It’s not a done deal, yet, but it’s close.
Cafe Maude owner Kevin Sheehy (pictured, above) is planning on opening a restaurant/bar in the Loring Park space currently occupied by Nick and Eddie. “We just need to get our hands on a lease,” said Sheehy. “That’s the final nail, so to speak, and as long as it’s satisfactory, we’ll be moving forward on our plan. It’s hard to keep this kind of thing under wraps. But it’s all very friendly between Joe [Whitney, the landlord], and Doug [Anderson, of Nick and Eddie] and I. Joe has been very generous.”
Anderson is being more cautious. “It’s premature to comment,” he said. “Kevin and I have been talking for a couple of months, so yeah, there’s plenty of speculation out there. But there’s no more sure way to screw up a deal than to start talking about it out of school.”
Word on the street has it that Nick and Eddie might relocate around the corner, to an empty Hennepin Avenue storefront most recently occupied by an advertising agency. “That’s premature, too,” said Anderson. “There has been some talk about that, it has come up as a possibility.”
As for details of the new restaurant, Sheehy is calling it Cafe Maude at Loring. “For a long time I debated about whether to re-brand,” said Sheehy. “I was thinking of naming it Theo’s, after Theodore Wirth, to celebrate another under-the-radar Minnesotan [Cafe Maude is named for 20th century parks advocate Maude Armatage]. But I ultimately decided to carry our brand over.”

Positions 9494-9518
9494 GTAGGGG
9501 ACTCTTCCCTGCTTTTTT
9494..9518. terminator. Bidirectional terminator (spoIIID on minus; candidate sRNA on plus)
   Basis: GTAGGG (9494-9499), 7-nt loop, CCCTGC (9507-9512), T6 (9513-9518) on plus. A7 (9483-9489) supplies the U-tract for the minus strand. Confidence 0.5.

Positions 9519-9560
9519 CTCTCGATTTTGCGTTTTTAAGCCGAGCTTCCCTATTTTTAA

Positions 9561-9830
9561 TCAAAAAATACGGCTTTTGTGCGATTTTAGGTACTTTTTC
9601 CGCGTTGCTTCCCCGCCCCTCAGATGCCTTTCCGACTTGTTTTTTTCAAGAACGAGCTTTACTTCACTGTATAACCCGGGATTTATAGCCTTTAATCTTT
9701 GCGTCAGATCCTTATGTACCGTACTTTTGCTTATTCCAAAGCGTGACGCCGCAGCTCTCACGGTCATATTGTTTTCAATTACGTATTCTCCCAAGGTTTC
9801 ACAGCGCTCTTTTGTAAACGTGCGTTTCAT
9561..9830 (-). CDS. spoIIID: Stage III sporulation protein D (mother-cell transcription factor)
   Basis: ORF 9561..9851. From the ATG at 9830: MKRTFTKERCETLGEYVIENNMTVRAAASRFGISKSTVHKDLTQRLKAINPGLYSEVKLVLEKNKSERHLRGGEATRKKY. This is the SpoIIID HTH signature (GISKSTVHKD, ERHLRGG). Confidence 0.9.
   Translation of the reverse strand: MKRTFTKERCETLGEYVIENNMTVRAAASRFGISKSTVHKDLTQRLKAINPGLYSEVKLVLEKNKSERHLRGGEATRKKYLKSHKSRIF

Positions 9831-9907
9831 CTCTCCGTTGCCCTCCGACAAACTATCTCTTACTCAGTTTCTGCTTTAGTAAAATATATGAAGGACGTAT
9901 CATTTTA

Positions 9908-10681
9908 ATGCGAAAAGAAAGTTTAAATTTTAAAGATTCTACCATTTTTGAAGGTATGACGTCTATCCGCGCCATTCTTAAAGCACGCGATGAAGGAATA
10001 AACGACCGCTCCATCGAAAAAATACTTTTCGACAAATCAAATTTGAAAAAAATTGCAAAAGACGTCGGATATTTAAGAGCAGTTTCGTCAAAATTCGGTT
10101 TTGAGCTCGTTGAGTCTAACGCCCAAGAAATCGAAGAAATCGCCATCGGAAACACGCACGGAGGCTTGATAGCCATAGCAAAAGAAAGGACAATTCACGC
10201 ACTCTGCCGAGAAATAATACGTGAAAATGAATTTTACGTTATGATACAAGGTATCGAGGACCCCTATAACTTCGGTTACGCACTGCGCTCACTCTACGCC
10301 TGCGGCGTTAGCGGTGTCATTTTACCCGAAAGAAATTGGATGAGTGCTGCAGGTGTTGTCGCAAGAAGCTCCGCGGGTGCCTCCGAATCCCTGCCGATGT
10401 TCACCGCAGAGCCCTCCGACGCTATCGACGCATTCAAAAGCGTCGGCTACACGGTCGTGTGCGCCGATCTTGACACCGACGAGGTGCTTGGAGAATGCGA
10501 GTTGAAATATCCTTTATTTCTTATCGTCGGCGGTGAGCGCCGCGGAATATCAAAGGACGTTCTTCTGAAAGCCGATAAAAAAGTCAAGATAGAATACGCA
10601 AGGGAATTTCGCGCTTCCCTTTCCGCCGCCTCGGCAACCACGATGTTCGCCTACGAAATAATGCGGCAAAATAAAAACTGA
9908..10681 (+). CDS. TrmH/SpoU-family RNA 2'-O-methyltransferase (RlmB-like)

The new restaurant will be led by Cafe Maude chef Matthew Kempf and cocktail whiz Adam Harnes. Architect Jim Smart is designing the space and, as she did at the original Cafe Maude, Minneapolis textile artist Ann Hall Richards has been enlisted to create distinctive lighting fixtures.
The new place will also adapt the original Maude's jewel-tone color palette, although it won't exactly mirror its food and drink offerings. “We’re going to have fun with the menu,” said Sheehy. “Something different from Maude, but keeping the same qualities.”
Doors will open at 4 p.m. daily, starting with a two-hour happy hour (in Maude-speak, it's "Leisure Hour") and remain open to midnight Sunday through Wednesday and to 1 a.m. Thursday through Saturday, with live music on Friday and Saturday. “The idea of closing my joint at 2 a.m. just makes me tired,” said Sheehy with a laugh.
Why Loring? In part, it’s the space. “The potential is huge,” said Sheehy. “For starters, it’s southern exposure, overlooking the park, with 20 feet of glass.”
But the neighborhood is also a magnetic draw. “When it comes to expanding, I’ve always thought, ‘Do I go to Maple Grove, or Eden Prairie, or do I go where my heart is, in the city?’” said Sheehy. “And I can’t think of another location that speaks more to my heart than Loring Park. It’s my favorite part of the city — that, and the river, around the Stone Arch Bridge — and it’s really the heart of everything. I’d love to buy a condo there, if I can ever make any money.”
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